In support of World Lung Cancer Day, FIRS, of which The Union is a founding member, calls for more awareness and understanding of lung cancer risk factors, as well as the importance of early screening and treatment
In support of World Lung Cancer Day, on 1 August 2020, the Forum of International Respiratory Societies (FIRS), of which The Union is a founding member, calls for more awareness and understanding of lung cancer risk factors, as well as the importance of early screening and treatment.
Lung cancer is responsible for nearly one in five cancer deaths according to the World Health Organization. While lung cancer and breast cancer are diagnosed at the same rate (11.6 percent), lung cancer kills more people yearly than breast, colon and prostate cancers combined. Lung cancer mortality is projected to reach 2.45 million by 2030, a 39 percent increase in just over a decade.
While most understand that smoking is the single greatest risk factor for lung cancer at 80 percent of all cases, other lesser known risk factors include the environment and genetics. Environmental exposure to radon, asbestos, arsenic, beryllium and uranium has been linked to lung cancer. The risk of lung cancer also increases with a history of cancer in another part of the body, age, family history, radiation to the chest area and lung diseases like chronic obstructive pulmonary disease (COPD).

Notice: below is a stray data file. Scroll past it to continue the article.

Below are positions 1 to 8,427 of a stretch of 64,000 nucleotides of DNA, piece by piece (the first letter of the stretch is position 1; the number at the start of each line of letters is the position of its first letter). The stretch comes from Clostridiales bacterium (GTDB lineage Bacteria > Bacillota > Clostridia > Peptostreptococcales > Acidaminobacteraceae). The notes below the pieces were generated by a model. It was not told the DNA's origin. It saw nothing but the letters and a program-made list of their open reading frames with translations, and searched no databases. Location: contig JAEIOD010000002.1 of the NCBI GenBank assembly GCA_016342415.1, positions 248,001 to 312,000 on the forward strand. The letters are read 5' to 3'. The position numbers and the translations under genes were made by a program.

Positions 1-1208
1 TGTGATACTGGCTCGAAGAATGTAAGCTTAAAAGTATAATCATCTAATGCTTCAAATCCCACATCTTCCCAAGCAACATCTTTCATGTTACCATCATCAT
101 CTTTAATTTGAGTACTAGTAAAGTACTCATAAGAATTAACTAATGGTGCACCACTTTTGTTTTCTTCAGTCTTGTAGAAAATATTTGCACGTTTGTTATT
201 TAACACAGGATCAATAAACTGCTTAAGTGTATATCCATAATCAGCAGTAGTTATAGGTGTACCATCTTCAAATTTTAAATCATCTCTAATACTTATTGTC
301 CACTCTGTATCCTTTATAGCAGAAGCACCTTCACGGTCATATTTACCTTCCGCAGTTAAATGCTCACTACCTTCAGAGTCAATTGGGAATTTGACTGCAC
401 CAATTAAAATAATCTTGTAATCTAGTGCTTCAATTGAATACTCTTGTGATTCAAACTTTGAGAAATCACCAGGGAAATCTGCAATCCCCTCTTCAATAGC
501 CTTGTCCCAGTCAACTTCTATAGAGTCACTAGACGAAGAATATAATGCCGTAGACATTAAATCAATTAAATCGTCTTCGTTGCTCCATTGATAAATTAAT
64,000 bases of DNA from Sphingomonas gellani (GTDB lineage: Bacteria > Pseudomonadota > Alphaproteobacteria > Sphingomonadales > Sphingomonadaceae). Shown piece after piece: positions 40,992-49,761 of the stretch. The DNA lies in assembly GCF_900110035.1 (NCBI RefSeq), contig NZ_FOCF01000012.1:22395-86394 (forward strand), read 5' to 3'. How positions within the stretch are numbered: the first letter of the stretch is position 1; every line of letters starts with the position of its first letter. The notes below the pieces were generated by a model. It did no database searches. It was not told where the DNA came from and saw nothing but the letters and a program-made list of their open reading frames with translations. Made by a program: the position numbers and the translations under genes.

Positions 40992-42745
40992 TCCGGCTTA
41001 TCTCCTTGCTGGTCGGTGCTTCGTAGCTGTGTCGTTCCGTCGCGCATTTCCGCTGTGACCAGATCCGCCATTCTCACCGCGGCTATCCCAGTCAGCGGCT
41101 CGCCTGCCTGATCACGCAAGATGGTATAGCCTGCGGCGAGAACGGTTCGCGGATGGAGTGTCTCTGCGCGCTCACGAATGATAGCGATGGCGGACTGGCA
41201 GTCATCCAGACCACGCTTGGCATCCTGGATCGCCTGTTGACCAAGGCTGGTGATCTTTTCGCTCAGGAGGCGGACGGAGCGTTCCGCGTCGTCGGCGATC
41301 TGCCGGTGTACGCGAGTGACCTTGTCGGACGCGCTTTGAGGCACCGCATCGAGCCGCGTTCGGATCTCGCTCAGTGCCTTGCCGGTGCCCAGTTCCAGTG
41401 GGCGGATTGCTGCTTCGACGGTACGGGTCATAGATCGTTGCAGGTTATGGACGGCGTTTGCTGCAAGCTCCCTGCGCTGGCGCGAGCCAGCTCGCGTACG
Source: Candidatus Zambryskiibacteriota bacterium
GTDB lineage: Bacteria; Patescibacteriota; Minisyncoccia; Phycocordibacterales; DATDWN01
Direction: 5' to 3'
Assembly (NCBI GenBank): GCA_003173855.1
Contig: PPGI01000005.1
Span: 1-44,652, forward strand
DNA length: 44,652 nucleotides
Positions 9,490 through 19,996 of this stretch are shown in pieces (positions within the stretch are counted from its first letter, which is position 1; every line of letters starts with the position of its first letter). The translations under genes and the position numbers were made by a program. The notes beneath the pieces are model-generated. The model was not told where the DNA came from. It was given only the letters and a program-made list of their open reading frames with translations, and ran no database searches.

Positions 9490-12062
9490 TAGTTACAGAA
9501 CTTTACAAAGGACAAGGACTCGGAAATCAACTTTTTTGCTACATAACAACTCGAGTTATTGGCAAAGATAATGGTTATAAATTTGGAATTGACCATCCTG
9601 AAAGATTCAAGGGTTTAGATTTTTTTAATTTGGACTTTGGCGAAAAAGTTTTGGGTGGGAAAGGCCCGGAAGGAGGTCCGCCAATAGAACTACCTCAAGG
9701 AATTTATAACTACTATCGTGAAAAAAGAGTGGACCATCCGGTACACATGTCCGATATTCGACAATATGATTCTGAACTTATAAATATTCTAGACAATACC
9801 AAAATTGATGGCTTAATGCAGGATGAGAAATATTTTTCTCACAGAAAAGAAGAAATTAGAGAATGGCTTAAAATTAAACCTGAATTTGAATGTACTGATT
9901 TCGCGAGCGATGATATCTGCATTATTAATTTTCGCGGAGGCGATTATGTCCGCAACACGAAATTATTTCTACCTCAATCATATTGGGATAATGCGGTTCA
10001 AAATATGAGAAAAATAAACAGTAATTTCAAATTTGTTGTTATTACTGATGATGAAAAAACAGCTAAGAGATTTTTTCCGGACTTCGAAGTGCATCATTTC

Access to screening options and education is vital for early detection and treatment. Low-income countries, where survival rates are significantly below the average, report only a 15 percent availability of treatment through public health systems. More that 90 percent of high-income countries report vital access to care.
Lung cancer symptoms include change in mucus, chest or back pain, coughing up blood and difficulty swallowing. Tests that may be used to diagnose lung cancer include chest x-rays, CT and PET scans, bronchoscopy and needle biopsies. If you are a current or former smoker and over the age of 55, you may be a candidate for a low-dose CT scan screening that can potentially detect lung cancer in its earliest stages.
“We know that the leading risk factors of lung cancer can be prevented,” said Dr Paula I Fujiwara, Scientific Director at The Union. “Smoking causes 80 percent of lung cancer cases, so we must focus on implementing the evidence-based policy measures that we know will reduce tobacco use. Air pollution also causes lung cancer, so we must take concrete action there as well. It is inexcusable to allow a preventable and agonising disease like lung cancer to continue to claim the lives of millions of people every year.”